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SEMA hails intellectual property protection law

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The Specialty Equipment Market Association (SEMA) is applauding the passage of a new law that boosts civil and criminal penalties against counterfeiters and intellectual property pirates.

"Lawmakers have taken an important step in helping combat the scourge of counterfeiting," says SEMA CEO and President Chris Kersting.

Passage of the "Prop-IP Act" gives the federal government "new tools and resources to fight intellectual property thieves."

SEMA says enactment of the law was the culmination of more than two years of work by the association as well as other trade groups. The law will establish an intellectual property "czar who will coordinate all government anti-counterfeiting actions."

In a statement released this week, SEMA officials said that "over the years, SEMA members have registered an increasing number of complaints about counterfeit products and illegal knock-offs.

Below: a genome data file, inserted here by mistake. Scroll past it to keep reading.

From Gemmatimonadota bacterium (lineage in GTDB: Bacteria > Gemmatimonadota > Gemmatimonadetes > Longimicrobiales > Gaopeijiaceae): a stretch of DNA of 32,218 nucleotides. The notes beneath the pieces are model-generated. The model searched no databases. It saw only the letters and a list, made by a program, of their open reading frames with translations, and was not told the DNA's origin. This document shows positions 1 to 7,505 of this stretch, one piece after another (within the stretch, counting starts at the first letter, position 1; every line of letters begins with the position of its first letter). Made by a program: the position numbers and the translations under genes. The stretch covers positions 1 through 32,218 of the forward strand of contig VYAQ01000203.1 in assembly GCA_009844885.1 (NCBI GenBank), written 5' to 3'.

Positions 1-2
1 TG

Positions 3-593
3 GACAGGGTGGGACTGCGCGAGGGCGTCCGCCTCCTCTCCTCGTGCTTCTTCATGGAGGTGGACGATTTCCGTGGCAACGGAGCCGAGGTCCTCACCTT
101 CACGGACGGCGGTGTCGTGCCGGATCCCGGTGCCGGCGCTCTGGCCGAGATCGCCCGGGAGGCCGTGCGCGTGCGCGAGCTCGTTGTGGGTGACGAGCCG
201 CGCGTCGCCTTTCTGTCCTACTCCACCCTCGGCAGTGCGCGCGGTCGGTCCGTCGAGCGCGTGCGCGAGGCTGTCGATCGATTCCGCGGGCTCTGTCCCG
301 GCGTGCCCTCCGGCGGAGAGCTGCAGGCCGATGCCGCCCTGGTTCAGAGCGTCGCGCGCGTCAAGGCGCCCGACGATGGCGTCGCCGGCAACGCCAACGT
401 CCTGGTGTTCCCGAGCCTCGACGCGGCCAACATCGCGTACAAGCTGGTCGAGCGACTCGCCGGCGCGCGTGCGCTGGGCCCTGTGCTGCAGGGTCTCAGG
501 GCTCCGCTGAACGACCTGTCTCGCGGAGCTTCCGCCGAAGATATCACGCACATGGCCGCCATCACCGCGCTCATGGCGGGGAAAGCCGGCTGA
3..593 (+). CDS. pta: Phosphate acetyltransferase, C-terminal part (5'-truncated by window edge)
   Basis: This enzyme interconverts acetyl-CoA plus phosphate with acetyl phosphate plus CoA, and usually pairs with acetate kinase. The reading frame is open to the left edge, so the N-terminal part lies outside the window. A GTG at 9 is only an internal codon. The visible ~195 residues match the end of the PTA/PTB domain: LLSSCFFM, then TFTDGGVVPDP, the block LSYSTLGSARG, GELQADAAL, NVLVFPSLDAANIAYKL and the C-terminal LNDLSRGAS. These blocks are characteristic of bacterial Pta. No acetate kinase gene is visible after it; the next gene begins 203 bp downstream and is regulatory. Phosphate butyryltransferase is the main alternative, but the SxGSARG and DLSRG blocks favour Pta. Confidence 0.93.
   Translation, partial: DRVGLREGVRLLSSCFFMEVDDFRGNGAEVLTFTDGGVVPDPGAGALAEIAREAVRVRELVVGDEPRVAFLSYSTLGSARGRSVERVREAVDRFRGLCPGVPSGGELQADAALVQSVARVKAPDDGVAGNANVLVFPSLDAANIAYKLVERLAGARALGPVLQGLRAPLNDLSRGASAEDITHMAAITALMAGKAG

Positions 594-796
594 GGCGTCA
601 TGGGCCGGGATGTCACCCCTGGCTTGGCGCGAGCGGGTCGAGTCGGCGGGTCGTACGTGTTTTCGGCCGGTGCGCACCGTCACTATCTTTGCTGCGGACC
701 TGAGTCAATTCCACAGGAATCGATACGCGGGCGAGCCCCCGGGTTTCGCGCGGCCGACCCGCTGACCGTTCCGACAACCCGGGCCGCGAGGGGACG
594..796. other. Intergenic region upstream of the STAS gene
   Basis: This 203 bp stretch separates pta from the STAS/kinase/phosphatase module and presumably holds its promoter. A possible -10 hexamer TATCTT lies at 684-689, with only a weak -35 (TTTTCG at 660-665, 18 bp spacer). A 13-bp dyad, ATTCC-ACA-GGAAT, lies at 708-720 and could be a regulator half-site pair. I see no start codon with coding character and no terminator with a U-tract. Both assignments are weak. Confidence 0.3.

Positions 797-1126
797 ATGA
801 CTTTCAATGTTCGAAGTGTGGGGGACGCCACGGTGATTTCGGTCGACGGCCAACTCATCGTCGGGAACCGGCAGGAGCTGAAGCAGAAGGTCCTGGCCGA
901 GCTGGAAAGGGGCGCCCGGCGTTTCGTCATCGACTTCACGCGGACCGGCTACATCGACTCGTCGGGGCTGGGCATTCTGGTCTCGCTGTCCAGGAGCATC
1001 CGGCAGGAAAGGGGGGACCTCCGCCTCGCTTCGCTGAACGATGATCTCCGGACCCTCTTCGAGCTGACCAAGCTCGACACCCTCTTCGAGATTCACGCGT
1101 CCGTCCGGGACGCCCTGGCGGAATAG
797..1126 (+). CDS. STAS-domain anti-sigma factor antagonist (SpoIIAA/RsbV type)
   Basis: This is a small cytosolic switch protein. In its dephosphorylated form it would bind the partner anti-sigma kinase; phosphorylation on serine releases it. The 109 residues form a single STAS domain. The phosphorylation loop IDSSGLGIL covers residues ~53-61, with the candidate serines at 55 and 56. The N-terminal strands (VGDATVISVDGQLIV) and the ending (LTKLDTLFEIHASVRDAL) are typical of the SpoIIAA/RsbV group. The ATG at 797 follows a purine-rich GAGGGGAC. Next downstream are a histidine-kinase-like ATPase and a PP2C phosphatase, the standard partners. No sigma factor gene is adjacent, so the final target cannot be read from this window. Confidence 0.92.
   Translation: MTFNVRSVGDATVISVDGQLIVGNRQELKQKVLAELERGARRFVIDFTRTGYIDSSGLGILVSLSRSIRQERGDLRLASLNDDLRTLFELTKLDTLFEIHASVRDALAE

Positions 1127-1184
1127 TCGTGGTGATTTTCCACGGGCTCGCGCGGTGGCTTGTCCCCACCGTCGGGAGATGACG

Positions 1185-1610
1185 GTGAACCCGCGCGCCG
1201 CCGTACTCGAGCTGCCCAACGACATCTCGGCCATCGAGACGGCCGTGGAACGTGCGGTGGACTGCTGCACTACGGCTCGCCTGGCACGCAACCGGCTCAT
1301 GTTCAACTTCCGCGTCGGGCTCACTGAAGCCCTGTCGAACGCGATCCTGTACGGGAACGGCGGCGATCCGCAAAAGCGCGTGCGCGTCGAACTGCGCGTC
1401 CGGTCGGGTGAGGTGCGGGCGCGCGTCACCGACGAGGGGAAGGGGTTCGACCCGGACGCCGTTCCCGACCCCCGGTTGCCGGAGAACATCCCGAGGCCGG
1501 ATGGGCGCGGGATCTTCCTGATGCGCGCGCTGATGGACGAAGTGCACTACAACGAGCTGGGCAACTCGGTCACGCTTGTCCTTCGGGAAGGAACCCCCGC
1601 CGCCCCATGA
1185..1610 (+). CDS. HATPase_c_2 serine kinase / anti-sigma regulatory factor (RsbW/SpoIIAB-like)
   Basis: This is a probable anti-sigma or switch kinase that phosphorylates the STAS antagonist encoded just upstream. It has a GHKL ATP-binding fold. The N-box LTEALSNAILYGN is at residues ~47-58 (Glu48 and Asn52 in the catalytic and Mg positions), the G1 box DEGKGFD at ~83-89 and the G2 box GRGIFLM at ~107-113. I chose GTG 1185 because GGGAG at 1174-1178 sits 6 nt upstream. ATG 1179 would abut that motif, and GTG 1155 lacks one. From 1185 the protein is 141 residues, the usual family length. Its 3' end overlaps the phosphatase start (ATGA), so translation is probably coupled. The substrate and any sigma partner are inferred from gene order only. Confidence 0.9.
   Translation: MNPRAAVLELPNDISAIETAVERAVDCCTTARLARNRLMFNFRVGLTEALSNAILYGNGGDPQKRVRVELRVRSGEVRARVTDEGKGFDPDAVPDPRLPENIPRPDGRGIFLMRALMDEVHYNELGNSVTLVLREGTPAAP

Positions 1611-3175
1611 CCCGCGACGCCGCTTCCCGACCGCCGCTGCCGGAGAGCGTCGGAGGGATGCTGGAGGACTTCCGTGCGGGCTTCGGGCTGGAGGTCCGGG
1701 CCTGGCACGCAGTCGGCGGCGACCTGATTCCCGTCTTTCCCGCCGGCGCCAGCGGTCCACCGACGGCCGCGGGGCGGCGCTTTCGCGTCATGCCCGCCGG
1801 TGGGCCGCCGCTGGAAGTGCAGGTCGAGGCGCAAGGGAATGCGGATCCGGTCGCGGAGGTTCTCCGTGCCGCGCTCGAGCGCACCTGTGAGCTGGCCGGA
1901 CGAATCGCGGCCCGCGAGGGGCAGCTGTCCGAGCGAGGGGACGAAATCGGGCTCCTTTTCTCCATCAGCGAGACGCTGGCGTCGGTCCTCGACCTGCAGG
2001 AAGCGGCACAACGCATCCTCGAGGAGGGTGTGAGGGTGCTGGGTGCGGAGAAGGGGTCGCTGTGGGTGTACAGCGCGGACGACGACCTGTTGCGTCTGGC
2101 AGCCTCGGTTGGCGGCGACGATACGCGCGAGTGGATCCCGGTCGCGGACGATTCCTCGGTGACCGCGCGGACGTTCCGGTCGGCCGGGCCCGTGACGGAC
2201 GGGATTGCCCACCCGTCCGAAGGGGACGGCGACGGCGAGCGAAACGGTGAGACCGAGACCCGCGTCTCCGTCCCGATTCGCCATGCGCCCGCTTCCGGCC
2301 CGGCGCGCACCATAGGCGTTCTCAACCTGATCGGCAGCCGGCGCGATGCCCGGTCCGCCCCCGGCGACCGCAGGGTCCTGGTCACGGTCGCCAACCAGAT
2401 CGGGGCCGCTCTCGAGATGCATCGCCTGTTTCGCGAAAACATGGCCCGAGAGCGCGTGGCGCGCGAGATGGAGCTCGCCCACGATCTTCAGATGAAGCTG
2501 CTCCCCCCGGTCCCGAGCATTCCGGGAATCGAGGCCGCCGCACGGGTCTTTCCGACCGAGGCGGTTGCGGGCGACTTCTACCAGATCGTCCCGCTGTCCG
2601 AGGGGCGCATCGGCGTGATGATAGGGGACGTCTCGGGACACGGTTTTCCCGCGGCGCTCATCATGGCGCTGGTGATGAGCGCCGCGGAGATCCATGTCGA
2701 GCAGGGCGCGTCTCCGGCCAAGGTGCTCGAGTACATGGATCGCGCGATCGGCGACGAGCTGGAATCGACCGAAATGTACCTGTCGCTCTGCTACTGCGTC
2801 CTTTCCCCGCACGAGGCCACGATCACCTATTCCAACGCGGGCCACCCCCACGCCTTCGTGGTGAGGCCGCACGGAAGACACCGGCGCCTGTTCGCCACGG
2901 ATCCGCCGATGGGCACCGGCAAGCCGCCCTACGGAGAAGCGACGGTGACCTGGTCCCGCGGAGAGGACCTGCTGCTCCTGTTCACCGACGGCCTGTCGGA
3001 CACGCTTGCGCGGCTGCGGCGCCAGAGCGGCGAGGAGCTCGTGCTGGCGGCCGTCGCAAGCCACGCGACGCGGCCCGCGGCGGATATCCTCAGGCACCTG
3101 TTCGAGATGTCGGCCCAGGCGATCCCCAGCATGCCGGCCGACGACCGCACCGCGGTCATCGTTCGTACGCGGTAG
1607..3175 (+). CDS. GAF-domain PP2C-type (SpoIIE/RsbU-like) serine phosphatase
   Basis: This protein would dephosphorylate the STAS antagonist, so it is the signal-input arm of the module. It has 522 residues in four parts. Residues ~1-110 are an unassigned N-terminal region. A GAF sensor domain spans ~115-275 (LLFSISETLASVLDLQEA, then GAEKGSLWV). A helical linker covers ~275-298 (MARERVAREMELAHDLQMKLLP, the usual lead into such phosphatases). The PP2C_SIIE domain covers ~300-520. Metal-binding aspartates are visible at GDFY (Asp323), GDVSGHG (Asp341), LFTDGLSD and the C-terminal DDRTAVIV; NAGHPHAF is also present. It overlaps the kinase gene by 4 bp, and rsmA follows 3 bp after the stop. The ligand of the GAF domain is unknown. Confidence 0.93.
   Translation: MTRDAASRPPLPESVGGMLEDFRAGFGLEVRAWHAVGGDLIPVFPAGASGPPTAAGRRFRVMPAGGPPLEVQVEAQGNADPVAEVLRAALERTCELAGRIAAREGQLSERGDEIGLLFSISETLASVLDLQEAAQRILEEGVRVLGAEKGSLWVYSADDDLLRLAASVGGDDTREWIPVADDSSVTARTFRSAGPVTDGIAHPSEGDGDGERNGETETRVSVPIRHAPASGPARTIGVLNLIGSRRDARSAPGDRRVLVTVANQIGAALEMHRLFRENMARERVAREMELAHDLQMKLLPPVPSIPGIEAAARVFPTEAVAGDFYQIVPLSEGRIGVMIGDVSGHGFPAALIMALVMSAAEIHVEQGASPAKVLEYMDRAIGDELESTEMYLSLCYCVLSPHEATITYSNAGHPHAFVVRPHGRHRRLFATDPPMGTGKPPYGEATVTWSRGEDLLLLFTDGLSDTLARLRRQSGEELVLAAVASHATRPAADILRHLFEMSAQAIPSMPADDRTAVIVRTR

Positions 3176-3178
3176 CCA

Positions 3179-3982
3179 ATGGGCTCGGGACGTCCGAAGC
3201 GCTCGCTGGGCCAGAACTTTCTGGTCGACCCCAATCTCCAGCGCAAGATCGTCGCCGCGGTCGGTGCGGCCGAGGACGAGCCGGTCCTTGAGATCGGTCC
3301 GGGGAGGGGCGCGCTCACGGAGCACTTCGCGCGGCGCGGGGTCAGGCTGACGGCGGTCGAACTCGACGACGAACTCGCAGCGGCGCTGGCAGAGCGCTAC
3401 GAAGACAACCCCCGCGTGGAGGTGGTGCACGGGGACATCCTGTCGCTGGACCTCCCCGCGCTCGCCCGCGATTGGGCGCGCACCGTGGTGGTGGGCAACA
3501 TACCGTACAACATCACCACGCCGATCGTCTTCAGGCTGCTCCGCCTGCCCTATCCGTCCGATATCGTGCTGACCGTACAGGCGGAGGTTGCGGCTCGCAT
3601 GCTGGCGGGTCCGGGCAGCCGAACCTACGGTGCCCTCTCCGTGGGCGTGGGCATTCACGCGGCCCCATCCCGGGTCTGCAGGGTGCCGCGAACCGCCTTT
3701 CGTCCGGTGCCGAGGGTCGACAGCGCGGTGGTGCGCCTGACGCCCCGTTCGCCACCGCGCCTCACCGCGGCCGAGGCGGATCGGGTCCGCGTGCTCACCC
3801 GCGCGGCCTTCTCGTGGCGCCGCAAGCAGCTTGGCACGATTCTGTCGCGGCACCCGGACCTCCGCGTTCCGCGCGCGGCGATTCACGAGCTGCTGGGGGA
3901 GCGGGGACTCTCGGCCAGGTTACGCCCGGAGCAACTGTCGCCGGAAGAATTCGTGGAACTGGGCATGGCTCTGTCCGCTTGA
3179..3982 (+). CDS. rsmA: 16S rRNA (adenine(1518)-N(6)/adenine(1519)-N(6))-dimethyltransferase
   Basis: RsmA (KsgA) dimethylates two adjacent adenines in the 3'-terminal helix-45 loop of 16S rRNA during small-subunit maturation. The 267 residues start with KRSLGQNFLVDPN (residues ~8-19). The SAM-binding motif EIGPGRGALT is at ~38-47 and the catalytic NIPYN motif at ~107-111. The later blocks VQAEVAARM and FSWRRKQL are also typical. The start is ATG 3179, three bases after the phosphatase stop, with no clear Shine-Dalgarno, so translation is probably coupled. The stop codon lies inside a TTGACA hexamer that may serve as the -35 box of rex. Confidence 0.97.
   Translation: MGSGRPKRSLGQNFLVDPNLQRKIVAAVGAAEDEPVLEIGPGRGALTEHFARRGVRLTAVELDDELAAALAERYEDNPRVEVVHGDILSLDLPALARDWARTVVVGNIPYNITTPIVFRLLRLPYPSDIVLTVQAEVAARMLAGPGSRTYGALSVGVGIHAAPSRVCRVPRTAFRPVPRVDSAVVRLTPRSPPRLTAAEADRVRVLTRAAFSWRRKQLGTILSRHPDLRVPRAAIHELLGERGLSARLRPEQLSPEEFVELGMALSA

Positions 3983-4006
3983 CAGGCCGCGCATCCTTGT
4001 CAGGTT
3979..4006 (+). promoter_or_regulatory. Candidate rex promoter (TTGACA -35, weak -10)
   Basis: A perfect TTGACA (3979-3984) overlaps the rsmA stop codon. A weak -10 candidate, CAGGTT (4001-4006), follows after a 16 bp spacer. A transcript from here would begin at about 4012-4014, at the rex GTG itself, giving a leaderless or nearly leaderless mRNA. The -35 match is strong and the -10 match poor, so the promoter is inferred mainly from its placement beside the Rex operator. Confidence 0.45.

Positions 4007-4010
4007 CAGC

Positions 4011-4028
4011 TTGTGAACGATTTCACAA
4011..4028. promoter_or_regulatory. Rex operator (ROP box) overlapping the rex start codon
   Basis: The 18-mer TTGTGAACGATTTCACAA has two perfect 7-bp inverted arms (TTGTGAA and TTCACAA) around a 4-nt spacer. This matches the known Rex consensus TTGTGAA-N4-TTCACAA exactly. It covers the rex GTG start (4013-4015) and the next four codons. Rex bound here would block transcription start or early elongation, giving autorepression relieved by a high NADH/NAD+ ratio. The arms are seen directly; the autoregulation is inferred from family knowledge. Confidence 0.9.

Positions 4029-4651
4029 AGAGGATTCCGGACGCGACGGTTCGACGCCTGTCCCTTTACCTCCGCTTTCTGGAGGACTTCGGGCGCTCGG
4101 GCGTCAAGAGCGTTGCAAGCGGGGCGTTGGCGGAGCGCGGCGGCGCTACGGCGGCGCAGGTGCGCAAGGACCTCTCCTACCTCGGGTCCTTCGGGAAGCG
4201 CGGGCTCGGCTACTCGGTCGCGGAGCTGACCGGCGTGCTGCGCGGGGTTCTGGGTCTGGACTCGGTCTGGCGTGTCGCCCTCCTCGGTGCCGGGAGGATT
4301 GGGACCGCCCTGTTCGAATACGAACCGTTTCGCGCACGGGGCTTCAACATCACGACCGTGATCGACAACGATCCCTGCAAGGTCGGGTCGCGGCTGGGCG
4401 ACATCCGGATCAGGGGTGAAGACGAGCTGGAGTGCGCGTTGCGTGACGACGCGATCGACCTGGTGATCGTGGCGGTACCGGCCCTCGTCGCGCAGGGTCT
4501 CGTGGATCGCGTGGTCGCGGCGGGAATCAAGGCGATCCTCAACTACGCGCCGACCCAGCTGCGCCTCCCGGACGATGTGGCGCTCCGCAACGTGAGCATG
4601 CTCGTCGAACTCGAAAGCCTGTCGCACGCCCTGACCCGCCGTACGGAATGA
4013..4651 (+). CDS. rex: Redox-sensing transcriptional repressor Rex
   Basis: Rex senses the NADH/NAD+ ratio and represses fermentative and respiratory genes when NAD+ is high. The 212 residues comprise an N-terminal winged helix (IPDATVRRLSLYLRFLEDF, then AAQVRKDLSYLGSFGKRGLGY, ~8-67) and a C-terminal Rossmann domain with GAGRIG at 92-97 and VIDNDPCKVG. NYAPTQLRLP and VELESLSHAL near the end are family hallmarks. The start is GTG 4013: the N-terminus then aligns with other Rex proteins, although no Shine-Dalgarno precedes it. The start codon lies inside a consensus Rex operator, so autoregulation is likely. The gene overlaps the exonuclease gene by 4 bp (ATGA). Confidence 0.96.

"Enactment of this law authorizes more federal enforcement officers and agents in the field dedicated to investigating counterfeiting claims. Additional enforcement personnel will help track counterfeiters from the point of foreign production, through importation and distribution to store shelves.

"Counterfeiters will face stiffer criminal penalties when they are apprehended, especially if the products potentially affect consumer safety."

However, SEMA notes, the law does not change the basic requirement that businesses must first register their copyrights, trademarks and patents with the appropriate government authorities "in order to establish enforceable legal rights."

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